Especially with Robert Kraft’s softly-phrased “improve or else” edict from March still lingering.

You can’t take a flamethrower to literally $50 million over two years as Belichick did with Jonnu Smith and Nelson Agholor in 2021 and 2022. Not after refusing in 2020 to pay the greatest quarterback in NFL history the same amount over the same time period.   

You can’t make a cavalier coaching decision on who will run your offense as Belichick did in 2022 and ruin the development of a capable rookie quarterback on his rookie contract.

And if you want to debate “capable”, always remember and don’t ever forget what Belichick said about Mac Jones in late July, 2022:

"I think Mac has done a great job," Belichick said. "He's worked extremely hard. He's got a tremendous work ethic in all areas. I think there's a dramatic improvement. His physical work and conditioning, working on his mechanics, working on his footwork, working on his understanding of our offense, of opponents' defenses, the situations -- all those things.

"He's made tremendous strides," Belichick said of Jones. "He did a great job last year, but he's starting from a much, much higher point this year than where he started last year. So, his offseason work has been significant, and I think everyone recognizes how well he prepares and how much further along he was than he was a year ago."

You can’t be the worst team in the NFL when your owner is accustomed to having the best team in the NFL.

Meanwhile, the Senior Bowl is in four months. Free agency opens in about five months. The draft will be here in six months.

It’s time for Kraft to begin deciding whether Belichick will have the same role, a diminished role or no role when this season ends. And Belichick should start noodling whether he wants to keep on. A major checkpoint approacheth for this team.

In two weeks -- on Halloween -- the trade deadline will be here. Obviously, the Patriots aren’t going to be adding for the stretch run. But they do have myriad assets they could move in exchange for picks.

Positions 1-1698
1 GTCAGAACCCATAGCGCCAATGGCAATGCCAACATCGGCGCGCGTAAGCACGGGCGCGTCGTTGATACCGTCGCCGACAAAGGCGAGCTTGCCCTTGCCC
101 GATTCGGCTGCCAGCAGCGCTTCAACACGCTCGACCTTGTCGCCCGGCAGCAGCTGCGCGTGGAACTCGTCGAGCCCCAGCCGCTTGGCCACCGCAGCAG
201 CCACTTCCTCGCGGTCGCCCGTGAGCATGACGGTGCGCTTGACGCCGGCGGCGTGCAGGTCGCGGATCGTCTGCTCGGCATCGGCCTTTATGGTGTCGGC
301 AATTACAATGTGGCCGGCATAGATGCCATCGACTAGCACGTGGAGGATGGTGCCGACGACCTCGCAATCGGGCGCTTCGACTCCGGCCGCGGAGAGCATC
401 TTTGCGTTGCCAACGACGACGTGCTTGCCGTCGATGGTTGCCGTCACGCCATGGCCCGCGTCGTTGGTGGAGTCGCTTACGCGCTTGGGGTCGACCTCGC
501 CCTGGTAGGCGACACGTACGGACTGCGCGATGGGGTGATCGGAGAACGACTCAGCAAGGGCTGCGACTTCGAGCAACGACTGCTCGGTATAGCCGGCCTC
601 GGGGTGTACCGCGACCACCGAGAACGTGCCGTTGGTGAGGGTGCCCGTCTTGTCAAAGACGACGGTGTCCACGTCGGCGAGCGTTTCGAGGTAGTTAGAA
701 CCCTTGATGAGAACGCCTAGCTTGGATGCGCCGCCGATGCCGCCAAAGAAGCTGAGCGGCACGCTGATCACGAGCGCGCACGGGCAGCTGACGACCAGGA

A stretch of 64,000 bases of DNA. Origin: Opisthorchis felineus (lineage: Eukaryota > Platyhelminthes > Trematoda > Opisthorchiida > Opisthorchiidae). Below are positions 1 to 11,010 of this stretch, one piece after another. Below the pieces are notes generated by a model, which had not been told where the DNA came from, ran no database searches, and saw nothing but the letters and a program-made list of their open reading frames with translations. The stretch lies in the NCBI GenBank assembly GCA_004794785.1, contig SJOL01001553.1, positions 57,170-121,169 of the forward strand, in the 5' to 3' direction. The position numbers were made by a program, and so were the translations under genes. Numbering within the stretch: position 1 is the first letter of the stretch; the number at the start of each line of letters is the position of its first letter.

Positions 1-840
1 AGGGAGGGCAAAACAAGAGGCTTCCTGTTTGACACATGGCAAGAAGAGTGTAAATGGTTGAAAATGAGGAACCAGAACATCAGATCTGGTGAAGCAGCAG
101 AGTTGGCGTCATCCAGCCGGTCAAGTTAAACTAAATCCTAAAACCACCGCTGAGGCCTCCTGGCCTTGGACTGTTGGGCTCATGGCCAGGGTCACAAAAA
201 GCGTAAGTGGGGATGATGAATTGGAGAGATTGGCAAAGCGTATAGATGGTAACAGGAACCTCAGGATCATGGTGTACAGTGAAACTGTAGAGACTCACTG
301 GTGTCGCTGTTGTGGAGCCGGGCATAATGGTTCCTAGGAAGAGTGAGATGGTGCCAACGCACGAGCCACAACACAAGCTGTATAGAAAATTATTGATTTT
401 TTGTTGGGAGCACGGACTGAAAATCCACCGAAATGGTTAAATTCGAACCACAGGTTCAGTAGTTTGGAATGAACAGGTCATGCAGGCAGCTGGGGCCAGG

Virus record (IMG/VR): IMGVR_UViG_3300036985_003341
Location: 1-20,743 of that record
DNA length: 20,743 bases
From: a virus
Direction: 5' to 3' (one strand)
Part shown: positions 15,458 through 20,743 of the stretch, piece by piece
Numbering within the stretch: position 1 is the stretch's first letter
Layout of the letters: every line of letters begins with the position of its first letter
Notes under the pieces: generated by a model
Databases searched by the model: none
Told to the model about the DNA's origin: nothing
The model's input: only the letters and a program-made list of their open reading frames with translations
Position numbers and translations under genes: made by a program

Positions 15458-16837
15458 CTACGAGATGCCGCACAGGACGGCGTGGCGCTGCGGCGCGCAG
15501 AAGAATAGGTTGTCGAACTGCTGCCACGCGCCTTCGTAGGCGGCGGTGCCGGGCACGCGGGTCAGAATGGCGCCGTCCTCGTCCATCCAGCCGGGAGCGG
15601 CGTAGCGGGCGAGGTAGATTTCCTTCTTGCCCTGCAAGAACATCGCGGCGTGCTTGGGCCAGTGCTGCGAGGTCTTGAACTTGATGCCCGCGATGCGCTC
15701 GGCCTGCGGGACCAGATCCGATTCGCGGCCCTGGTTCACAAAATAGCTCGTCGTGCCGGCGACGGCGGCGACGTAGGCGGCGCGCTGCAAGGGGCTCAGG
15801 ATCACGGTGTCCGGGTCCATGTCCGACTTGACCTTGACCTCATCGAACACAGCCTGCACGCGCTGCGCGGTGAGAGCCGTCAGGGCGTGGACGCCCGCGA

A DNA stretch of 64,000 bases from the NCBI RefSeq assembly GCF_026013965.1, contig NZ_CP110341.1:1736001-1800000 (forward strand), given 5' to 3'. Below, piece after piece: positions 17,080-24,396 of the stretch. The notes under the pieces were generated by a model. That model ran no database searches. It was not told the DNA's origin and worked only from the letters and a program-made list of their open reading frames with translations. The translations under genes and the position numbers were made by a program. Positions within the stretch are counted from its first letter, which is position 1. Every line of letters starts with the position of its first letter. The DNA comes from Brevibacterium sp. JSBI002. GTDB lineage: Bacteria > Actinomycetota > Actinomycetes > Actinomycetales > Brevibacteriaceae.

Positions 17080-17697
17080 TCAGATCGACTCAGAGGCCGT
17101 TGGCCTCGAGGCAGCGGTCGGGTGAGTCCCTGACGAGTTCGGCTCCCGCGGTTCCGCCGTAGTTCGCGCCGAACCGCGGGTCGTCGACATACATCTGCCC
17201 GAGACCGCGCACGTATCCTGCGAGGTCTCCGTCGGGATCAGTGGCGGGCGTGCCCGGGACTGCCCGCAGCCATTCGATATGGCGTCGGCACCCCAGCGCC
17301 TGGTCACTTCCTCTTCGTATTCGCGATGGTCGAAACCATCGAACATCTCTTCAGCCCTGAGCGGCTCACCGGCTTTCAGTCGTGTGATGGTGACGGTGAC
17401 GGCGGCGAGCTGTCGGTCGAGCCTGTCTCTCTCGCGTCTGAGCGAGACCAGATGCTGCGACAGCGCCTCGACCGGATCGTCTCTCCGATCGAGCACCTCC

These are the players with expiring contracts whom other teams might covet: Hunter Henry, Trent Brown, Kyle Dugger, Kendrick Bourne, Josh Uche, Mike Onwenu, Mike Gesicki, Ezekiel Elliott and Anfernee Jennings.

Uche, Dugger and Onwenu are approaching their second contracts and figured to be semi-big ticket free agents (though all are going to see their market drop along with the team’s fortunes). All could give a boost to a playoff contender in need. If the Patriots aren’t going to sign them, should they move them and get something in return?

What about Mac Jones? As a third-year quarterback on his rookie deal, he’d be worth perhaps a third-rounder. Especially if another team believes Jones doesn’t actually stink and is a victim of circumstance.  

Will Belichick want to sell and add picks? Or would he want to wring as many wins as he can out of this season?

The bigger question is whether Kraft would overrule any sell-off or demand one. The Patriots currently have $95M in projected cap space for 2024. They are headed for a top-10 pick.

Does Kraft want Belichick to quarterback the rebuild? We’ll begin to get an answer to that question over the next two weeks.

This is what happens at 1-5 with 1-7 staring you in the kisser.